scope. If you have code that is working with 5.6, you will
     need some of the following adjustments to your code. The
     examples are written such that the code will continue to
     work under 5.6, so you should be safe to try them out.

     o   A filehandle that should read or write UTF-8

           if ($] > 5.007) {
             binmode $fh, ":encoding(utf8)";

     o   A scalar that is going to be passed to some extension

         Be it Compress::Zlib, Apache::Request or any extension
         that has no mention of Unicode in the manpage, you need
         to make sure that the UTF8 flag is stripped off. Note
         that at the time of this writing (October 2002) the
         mentioned modules are not UTF-8-aware. Please check the
         documentation to verify if this is still true.

           if ($] > 5.007) {
             require Encode;
             $val = Encode::encode_utf8($val); # make octets

     o   A scalar we got back from an extension

         If you believe the scalar comes back as UTF-8, you will
         most likely want the UTF8 flag restored:

           if ($] > 5.007) {
             require Encode;
             $val = Encode::decode_utf8($val);

     o   Same thing, if you are really sure it is UTF-8

           if ($] > 5.007) {
             require Encode;

     o   A wrapper for fetchrow_array and fetchrow_hashref

         When the database contains only UTF-8, a wrapper
         function or method is a convenient way to replace all
         your fetchrow_array and fetchrow_hashref calls. A
         wrapper function will also make it easier to adapt to
         future enhancements in your database driver. Note that
         at the time of this writing (October 2002), the DBI has
         no standardized way to deal with UTF-8 data. Please

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         check the documentation to verify if that is still true.

           sub fetchrow {
             my($self, $sth, $what) = @_; # $what is one of fetchrow_{array,hashref}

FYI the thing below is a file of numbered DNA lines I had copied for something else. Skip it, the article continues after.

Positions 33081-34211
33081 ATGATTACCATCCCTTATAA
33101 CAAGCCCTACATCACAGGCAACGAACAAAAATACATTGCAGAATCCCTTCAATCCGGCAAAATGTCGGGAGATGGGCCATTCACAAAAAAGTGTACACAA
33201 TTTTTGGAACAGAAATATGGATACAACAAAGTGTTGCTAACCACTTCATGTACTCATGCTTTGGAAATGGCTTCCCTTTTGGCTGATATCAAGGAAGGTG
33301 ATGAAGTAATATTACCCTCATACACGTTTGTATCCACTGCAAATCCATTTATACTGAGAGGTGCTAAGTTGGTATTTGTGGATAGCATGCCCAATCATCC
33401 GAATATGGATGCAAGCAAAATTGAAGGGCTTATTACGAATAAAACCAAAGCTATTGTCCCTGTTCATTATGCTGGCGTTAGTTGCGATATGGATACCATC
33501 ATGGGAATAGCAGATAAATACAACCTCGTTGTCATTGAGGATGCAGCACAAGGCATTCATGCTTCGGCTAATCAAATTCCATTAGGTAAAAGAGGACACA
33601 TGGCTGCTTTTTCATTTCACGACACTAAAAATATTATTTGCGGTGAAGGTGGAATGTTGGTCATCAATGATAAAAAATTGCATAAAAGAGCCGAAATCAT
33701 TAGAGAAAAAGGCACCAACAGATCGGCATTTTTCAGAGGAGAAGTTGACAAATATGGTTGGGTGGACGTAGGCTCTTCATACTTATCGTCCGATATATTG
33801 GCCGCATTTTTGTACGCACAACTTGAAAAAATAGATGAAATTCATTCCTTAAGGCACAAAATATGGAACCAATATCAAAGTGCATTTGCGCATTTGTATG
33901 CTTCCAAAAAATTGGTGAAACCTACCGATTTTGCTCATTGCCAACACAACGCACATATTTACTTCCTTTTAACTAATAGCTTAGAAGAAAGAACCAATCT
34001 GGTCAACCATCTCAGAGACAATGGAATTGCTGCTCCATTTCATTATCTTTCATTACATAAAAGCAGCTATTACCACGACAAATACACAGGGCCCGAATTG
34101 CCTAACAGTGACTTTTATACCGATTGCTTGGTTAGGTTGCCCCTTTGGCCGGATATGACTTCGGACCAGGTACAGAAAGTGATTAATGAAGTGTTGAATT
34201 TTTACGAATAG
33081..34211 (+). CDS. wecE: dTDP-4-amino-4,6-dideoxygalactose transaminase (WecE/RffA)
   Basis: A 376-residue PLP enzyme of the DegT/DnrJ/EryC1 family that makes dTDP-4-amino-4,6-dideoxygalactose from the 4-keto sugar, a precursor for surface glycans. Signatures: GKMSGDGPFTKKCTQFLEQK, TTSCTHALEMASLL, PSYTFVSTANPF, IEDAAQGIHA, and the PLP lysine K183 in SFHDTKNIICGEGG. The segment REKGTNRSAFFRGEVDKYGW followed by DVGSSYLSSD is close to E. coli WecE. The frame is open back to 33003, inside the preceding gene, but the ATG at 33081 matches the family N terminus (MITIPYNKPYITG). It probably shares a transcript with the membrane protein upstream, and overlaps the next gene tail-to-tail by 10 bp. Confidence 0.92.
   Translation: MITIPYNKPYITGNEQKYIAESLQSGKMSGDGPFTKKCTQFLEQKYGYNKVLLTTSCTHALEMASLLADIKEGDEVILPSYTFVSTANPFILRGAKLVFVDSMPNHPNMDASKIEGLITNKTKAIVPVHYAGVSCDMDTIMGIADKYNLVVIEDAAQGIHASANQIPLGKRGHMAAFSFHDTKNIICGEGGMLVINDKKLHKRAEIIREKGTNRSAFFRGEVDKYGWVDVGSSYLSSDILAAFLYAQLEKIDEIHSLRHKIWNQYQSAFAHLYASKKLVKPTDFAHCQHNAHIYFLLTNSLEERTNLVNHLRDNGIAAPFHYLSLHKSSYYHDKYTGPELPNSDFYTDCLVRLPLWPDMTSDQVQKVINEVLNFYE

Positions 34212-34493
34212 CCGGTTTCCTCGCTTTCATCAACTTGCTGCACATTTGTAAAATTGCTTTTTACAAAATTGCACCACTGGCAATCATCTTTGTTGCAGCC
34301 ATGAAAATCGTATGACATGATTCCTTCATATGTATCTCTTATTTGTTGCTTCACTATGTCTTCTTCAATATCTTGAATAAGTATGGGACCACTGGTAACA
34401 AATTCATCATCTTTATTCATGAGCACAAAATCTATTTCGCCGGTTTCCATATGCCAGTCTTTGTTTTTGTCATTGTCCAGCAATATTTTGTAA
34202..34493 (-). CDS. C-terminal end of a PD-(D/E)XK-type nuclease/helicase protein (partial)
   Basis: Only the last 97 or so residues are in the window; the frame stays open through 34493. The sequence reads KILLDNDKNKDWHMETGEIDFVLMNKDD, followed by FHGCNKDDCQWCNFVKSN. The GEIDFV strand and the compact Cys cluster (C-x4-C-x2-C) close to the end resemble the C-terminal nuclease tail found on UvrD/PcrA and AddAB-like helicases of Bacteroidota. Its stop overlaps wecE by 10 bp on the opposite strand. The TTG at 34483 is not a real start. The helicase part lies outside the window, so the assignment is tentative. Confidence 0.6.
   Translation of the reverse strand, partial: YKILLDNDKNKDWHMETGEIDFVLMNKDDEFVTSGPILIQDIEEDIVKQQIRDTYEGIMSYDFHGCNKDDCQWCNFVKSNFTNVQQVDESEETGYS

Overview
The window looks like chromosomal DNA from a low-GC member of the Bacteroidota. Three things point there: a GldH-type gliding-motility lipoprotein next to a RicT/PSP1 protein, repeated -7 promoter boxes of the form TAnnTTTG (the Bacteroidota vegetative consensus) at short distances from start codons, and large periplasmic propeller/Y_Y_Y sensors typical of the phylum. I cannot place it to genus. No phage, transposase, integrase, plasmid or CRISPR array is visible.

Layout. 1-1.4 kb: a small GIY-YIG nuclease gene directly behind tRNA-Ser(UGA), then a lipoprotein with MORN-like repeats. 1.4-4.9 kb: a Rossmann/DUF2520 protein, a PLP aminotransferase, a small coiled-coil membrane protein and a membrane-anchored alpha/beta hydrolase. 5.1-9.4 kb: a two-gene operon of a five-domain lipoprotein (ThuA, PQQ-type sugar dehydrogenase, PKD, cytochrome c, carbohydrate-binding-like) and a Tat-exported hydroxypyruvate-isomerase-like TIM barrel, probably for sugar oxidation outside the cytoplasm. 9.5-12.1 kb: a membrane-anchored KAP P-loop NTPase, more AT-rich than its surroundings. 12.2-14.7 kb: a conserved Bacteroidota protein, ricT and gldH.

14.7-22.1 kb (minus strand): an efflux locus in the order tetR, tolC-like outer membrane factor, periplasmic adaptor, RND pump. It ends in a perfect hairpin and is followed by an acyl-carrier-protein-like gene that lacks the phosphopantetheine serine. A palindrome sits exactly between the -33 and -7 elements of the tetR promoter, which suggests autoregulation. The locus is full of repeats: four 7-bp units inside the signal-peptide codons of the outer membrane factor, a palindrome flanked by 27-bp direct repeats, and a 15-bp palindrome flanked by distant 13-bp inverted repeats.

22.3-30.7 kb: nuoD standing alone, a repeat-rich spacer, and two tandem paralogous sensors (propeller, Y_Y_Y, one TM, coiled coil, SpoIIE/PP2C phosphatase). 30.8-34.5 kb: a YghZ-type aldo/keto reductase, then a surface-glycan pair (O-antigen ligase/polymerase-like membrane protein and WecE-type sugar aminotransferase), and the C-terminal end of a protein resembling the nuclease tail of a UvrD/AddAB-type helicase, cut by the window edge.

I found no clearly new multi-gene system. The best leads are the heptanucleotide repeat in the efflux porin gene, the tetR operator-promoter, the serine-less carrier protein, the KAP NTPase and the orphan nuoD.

if ($] < 5.007) {
               return $sth->$what;
             } else {
               require Encode;
               if (wantarray) {
                 my @arr = $sth->$what;
                 for (@arr) {
                   defined && /[^\000-\177]/ && Encode::_utf8_on($_);
                 return @arr;
               } else {
                 my $ret = $sth->$what;
                 if (ref $ret) {
                   for my $k (keys %$ret) {
                     defined && /[^\000-\177]/ && Encode::_utf8_on($_) for $ret->{$k};
                   return $ret;
                 } else {
                   defined && /[^\000-\177]/ && Encode::_utf8_on($_) for $ret;
                   return $ret;

     o   A large scalar that you know can only contain ASCII

         Scalars that contain only ASCII and are marked as UTF-8
         are sometimes a drag to your program. If you recognize
         such a situation, just remove the UTF8 flag:

           utf8::downgrade($val) if $] > 5.007;

     See attributes(5) for descriptions of the following

     |Availability   | runtime/perl-512 |
     |Stability      | Uncommitted      |
     perlunitut, perluniintro, perluniprops, Encode, open, utf8,
     bytes, perlretut, "${^UNICODE}" in perlvar

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     This software was built from source available at  The original
     community source was downloaded from

     Further information about this software can be found on the
     open source community website at